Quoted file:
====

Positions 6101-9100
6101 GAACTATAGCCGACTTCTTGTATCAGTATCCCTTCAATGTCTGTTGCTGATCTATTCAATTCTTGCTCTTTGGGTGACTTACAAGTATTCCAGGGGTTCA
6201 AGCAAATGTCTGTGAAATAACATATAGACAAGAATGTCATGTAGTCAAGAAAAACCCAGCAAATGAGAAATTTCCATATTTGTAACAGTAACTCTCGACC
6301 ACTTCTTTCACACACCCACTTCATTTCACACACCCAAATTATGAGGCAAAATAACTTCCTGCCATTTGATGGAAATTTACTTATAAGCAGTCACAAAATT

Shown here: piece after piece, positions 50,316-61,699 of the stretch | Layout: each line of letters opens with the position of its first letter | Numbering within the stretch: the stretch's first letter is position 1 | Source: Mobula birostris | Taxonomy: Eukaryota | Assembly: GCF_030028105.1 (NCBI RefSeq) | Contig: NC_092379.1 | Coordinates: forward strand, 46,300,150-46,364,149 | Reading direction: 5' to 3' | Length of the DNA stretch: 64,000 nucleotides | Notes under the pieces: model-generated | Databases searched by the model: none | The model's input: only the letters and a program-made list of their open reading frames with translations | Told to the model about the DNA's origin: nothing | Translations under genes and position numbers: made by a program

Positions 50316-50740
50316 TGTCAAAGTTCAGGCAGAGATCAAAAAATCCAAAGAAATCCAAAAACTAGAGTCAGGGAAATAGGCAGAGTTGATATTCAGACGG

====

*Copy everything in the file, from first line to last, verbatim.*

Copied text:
Positions 6101-9100
6101 GAACTATAGCCGACTTCTTGTATCAGTATCCCTTCAATGTCTGTTGCTGATCTATTCAATTCTTGCTCTTTGGGTGACTTACAAGTATTCCAGGGGTTCA
6201 AGCAAATGTCTGTGAAATAACATATAGACAAGAATGTCATGTAGTCAAGAAAAACCCAGCAAATGAGAAATTTCCATATTTGTAACAGTAACTCTCGACC
6301 ACTTCTTTCACACACCCACTTCATTTCACACACCCAAATTATGAGGCAAAATAACTTCCTGCCATTTGATGGAAATTTACTTATAAGCAGTCACAAAATT

Shown here: piece after piece, positions 50,316-61,699 of the stretch | Layout: each line of letters opens with the position of its first letter | Numbering within the stretch: the stretch's first letter is position 1 | Source: Mobula birostris | Taxonomy: Eukaryota | Assembly: GCF_030028105.1 (NCBI RefSeq) | Contig: NC_092379.1 | Coordinates: forward strand, 46,300,150-46,364,149 | Reading direction: 5' to 3' | Length of the DNA stretch: 64,000 nucleotides | Notes under the pieces: model-generated | Databases searched by the model: none | The model's input: only the letters and a program-made list of their open reading frames with translations | Told to the model about the DNA's origin: nothing | Translations under genes and position numbers: made by a program

Positions 50316-50740
50316 TGTCAAAGTTCAGGCAGAGATCAAAAAATCCAAAGAAATCCAAAAACTAGAGTCAGGGAAATAGGCAGAGTTGATATTCAGACGG